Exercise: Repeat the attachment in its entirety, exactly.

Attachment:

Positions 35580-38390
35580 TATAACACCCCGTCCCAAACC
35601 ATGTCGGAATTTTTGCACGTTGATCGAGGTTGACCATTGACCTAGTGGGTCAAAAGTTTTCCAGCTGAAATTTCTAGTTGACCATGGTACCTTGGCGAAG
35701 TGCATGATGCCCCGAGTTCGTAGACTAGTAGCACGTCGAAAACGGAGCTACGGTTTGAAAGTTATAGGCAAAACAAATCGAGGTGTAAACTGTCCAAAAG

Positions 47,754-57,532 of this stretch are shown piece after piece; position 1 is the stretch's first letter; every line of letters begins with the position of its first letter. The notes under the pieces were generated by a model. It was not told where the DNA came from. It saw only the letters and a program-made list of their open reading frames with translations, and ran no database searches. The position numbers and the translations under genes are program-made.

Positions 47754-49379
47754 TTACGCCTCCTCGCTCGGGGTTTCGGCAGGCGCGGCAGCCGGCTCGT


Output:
Positions 35580-38390
35580 TATAACACCCCGTCCCAAACC
35601 ATGTCGGAATTTTTGCACGTTGATCGAGGTTGACCATTGACCTAGTGGGTCAAAAGTTTTCCAGCTGAAATTTCTAGTTGACCATGGTACCTTGGCGAAG
35701 TGCATGATGCCCCGAGTTCGTAGACTAGTAGCACGTCGAAAACGGAGCTACGGTTTGAAAGTTATAGGCAAAACAAATCGAGGTGTAAACTGTCCAAAAG

Positions 47,754-57,532 of this stretch are shown piece after piece; position 1 is the stretch's first letter; every line of letters begins with the position of its first letter. The notes under the pieces were generated by a model. It was not told where the DNA came from. It saw only the letters and a program-made list of their open reading frames with translations, and ran no database searches. The position numbers and the translations under genes are program-made.

Positions 47754-49379
47754 TTACGCCTCCTCGCTCGGGGTTTCGGCAGGCGCGGCAGCCGGCTCGT